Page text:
Bradford is an associate professor of pharmacology and toxicology in the UB School of Medicine and Biomedical Sciences and associate professor of oral biology in the UB School of Dental Medicine. Kenneth V. Gerace, a third-year dental student in his laboratory, is first author on the study.

To determine the effect of estradiol on caspase-3 activity, one group of human osteoblasts was treated with estradiol for 24 hours and another group was not. Both groups then were exposed for 24 hours to a drug called etoposide, a cancer chemotherapeutic drug that promotes apoptosis.

Results showed that caspace-3 activity decreased in cells treated with estrogen, but increased in cells not treated with estrogen.

"These findings support our hypotheses that the anti-osteoporotic effects of estradiol may result in part from its anti-apoptotic effects on osteoblasts," said Bradford.

"We now are investigating the biochemical mechanisms that mediate the estrogen-dependent inhibition of caspase-3 activity in osteoblasts and whether other pharmacological or nutritional agents might mimic or aid this action of estradiol."

Brian G. Chrzan, a UB orthodontic resident and oral biology doctoral candidate, also contributed to the research.

Fellowship support for Gerace was provided by a research training grant from the National Institutes of Health.

The University at Buffalo is a premier research-intensive public university, the largest and most comprehensive campus in the State University of New York. The School of Medicine and Biomedical Sciences and School of Dental Medicine are two of five schools that constitute UB's Academic Health Center.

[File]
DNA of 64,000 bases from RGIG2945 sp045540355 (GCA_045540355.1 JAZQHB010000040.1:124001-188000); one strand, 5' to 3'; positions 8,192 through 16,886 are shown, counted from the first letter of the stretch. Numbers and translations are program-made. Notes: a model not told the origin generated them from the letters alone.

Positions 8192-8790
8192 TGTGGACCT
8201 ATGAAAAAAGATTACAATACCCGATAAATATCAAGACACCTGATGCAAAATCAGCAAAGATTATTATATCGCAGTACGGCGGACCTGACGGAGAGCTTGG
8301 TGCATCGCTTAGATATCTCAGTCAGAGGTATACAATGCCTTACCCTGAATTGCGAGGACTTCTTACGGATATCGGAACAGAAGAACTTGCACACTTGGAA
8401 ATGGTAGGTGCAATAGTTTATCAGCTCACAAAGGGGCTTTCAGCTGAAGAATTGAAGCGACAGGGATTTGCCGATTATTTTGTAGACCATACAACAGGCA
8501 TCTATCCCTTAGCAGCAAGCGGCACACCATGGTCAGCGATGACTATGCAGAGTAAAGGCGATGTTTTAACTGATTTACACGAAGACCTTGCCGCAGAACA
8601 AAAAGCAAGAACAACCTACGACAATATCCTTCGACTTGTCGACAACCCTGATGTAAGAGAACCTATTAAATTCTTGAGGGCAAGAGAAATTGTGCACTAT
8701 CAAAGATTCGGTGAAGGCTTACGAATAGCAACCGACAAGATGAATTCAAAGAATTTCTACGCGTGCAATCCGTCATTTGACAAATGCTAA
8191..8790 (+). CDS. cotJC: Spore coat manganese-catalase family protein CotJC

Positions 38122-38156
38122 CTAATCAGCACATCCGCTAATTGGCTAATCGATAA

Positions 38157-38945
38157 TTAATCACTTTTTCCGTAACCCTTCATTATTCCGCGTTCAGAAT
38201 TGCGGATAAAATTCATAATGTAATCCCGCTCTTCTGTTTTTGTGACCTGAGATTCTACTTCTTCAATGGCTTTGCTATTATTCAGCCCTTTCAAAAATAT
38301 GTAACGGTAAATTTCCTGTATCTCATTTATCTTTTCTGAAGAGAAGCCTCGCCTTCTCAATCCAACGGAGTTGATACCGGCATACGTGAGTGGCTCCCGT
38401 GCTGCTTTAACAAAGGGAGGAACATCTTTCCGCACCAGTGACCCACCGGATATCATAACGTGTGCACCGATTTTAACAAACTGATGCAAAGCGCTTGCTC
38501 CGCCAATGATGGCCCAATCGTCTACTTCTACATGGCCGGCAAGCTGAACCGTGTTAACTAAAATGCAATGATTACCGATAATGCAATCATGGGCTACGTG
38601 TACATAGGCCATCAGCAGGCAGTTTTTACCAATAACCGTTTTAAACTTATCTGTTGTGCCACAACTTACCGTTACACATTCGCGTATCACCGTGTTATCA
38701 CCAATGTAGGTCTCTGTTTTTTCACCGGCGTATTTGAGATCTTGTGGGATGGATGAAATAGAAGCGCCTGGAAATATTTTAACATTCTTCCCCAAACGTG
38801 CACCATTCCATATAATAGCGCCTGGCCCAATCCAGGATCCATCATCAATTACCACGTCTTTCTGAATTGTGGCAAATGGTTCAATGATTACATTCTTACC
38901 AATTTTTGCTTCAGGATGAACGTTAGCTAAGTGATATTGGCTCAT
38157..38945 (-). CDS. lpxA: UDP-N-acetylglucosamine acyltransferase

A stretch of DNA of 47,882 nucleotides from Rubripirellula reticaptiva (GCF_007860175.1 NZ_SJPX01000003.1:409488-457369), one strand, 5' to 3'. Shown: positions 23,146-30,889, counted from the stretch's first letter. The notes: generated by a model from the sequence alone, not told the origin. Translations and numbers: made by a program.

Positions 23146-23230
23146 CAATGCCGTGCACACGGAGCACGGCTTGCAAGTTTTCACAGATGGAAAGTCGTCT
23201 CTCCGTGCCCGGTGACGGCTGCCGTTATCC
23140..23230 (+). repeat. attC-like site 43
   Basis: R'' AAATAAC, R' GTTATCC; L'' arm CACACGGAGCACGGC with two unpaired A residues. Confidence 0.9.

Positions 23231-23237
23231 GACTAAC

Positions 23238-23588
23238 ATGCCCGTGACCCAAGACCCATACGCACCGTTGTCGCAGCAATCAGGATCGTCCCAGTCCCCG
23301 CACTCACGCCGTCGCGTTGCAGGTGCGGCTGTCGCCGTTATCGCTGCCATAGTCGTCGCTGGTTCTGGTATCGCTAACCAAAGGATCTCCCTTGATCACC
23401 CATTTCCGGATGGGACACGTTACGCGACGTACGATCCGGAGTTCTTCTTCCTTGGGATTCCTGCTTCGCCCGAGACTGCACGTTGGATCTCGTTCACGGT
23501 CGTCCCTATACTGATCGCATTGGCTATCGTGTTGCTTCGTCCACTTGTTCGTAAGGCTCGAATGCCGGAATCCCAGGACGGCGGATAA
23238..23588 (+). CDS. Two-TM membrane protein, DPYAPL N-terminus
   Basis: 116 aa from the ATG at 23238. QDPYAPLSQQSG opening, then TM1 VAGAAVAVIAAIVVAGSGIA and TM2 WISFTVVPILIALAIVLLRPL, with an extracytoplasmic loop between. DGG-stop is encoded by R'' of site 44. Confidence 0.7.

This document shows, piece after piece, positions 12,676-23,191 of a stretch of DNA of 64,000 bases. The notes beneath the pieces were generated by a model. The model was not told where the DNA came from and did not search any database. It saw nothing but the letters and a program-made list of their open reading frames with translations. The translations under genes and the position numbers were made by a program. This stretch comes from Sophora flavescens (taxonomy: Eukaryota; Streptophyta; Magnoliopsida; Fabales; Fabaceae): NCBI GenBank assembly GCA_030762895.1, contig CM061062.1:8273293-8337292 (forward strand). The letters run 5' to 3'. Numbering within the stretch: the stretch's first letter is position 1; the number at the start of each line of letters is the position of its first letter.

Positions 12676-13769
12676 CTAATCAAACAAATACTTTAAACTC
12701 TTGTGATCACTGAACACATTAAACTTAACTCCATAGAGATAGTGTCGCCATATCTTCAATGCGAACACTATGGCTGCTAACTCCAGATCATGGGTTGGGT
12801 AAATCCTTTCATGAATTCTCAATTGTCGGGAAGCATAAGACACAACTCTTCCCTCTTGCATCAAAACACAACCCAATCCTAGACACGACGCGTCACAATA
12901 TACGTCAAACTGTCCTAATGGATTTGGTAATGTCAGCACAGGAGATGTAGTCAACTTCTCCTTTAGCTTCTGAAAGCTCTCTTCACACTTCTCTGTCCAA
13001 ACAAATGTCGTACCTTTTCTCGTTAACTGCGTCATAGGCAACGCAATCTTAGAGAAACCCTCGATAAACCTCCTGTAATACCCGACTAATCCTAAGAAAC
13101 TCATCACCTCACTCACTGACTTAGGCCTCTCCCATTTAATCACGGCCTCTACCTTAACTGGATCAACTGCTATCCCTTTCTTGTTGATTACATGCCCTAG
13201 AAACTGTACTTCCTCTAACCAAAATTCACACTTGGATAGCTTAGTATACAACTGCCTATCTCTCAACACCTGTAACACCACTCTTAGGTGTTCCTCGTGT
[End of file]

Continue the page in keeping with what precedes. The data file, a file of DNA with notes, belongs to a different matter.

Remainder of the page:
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PostPosted: Wed May 09, 2007 7:52 am    Post subject: Molecule That Destroys Bone Also Protects It, New Research S Reply with quote

Molecule That Destroys Bone Also Protects It, New Research Shows
University at Buffalo
Release Date

05/07/07

Buffalo, N.Y. -- An immune system component that is a primary cause of bone destruction and inflammation in autoimmune diseases such as rheumatoid arthritis actually protects bone in the oral cavity from infectious pathogens that play a major role in periodontal disease in humans, research at the University at Buffalo has shown.

The component, IL-17, was recognized only in the past 18 months to be a primary cause of bone destruction and inflammation in autoimmune diseases. Therapies that target IL-17 or its cellular receptor currently are being developed.

However, a UB molecular biologist has discovered that, in contrast to its action in rheumatoid arthritis(RA), IL-17 actually protects bone in the oral cavity from infectious pathogens such as Porphyromonas gingivalis, a bacterium that plays a major role in most periodontal disease in humans.

The research findings appear in the current (May) issue of the journal Blood.

Sarah L. Gaffen, Ph.D., associate professor of oral biology in the UB School of Dental Medicine and associate professor of microbiology and immunology in the UB School of Medicine and Biomedical Sciences, is senior author. Jeffrey J. Yu, a medical student and doctoral candidate who is a researcher working in Gaffen's lab, is first author.